Other programs, some available commercially on CDs and others appearing for free on Web sites, let people learn about the world by paying virtual visits to distant places. Many virtual tours feature panoramic views through which a visitor can turn by using a mouse. Some panoramas also allow the viewer to look up and down, as if standing in a cube or a bubble, and to zoom in on particular parts of the panorama. Clicking on certain spots in the panorama may take the viewer to other panoramas, still photos, or text information about those spots.
One Web site of this type, created by Peter Danford, is called the Tibet Game. In addition to providing a panoramic view of Lhasa, the capital of Tibet, the site lets viewers interact with characters on the screen, buy objects such as prayer flags, and give away pictures of the Dalai Lama (Tibet's spiritual leader), with the aim of gaining enough "karma" to "enter nirvana." Danford has also created virtual tours of the Great Wall of China, a Hong Kong voyage, the Shanghai acrobats, and more, and posted them on free sites on the Web.
Tourist boards of cities and countries provide other virtual tours, such as the one of the world-famous opera house in Sydney, Australia. Travel businesses like Disney Cruises also sometimes offer virtual tours of their rooms or the places they visit. Perhaps the most "far out" tour of all is NASA's Virtual Astronaut, a Web site aimed at students in grades five through eight which includes panoramic views of the Space Station and a host of related learning activities.
In addition to tours on Web sites, some art and science museums use virtual reality to educate people who visit them in person. The Hayden Planetarium at the American Museum of Natural History in New York City, for instance, has an on-site show that lets viewers fly through a 3-D representation of thousands of stars. Museum astrophysicist Michael M. Shara calls it "the CAVE gone wild." 19 The simulation, based on data from satellite telescopes, is so accurate that, after the museum closes, Shara and fellow astrophysicist Jarrod R. Hurley use it to test their theories about the movement of star clusters. Watching the stars move on the planetarium dome, they have seen features of the clusters' behavior that they had never noticed when looking at their data on ordinary computer monitors.
As with other uses of computers in learning, experts disagree about how useful virtual reality programs for education and training really are. Some praise such programs for extending the range of materials and learning experiences that students can have. They say that VR makes study material more exciting, so students will be more likely to remember what they learn. Expensive as VR programs are to develop, supporters also claim that creating or buying these programs may be cheaper in the long run than maintaining laboratories in which students do live experiments or letting adult trainees use real machinery.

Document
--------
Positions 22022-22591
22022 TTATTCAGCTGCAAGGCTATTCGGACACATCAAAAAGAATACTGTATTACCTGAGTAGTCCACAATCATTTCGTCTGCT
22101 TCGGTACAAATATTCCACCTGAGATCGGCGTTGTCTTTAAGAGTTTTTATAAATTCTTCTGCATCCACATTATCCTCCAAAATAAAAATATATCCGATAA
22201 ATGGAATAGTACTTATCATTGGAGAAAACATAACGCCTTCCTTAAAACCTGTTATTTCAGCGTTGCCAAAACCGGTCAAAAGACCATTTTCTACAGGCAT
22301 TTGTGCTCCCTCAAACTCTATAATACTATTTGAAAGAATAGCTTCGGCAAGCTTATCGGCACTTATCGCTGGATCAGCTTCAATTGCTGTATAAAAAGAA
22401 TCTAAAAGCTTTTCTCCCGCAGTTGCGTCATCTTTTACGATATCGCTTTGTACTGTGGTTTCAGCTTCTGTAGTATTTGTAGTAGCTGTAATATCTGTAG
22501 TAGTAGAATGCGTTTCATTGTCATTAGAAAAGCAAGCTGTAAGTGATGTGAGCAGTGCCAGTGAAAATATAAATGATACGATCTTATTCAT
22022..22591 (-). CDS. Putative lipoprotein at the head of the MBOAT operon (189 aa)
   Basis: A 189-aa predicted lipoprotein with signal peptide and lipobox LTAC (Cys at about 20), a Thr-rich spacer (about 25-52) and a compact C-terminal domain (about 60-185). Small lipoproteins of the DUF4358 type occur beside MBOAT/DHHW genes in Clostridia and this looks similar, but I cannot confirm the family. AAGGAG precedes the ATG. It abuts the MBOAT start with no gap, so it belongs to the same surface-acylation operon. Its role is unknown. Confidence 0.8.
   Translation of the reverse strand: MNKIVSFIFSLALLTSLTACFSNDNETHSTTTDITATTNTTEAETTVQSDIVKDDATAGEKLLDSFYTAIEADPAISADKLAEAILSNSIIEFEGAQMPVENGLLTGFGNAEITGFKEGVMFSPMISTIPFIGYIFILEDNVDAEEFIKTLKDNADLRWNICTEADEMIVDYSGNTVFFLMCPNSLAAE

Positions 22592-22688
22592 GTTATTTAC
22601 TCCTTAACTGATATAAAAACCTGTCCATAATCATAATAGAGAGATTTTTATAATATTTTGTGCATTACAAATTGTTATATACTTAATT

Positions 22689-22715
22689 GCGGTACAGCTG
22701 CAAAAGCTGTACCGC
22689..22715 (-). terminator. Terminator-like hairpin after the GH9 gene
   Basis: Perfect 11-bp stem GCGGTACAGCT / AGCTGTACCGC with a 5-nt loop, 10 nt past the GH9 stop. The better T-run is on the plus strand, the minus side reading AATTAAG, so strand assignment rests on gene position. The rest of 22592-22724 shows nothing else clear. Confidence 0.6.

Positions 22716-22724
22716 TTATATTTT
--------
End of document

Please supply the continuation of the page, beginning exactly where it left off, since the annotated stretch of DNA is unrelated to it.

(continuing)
On the other hand, Edwin J. Delattre, dean of the School of Education and professor of philosophy in the College of Arts and Sciences at Boston University, writes, "Learning how to behave properly in a classroom, a museum, or a library, and acquiring the sense of respect and, at times, of reverence and awe that befits us in such places cannot be accomplished in virtual reality." 20 He and other critics fear that students who rely too much on virtual reality and other computer programs will miss the personal contact and the lessons about social interaction that a face-to-face classroom can teach.
Critics of educational and travel VR programs also say that these programs, no matter how well done, can never have the impact of an actual visit to a museum, park, or historical site. Similarly, people who question the value of VR training programs say that because such programs cannot completely simulate the behavior of machines or people, they cannot be as effective as on-the-job experience. Because virtual reality programs for training and education, like other VR programs, are still fairly limited, even most of their supporters agree that for the foreseeable future, they most likely will—and should—be used as additions to traditional classrooms or standard training methods rather than as replacements for them.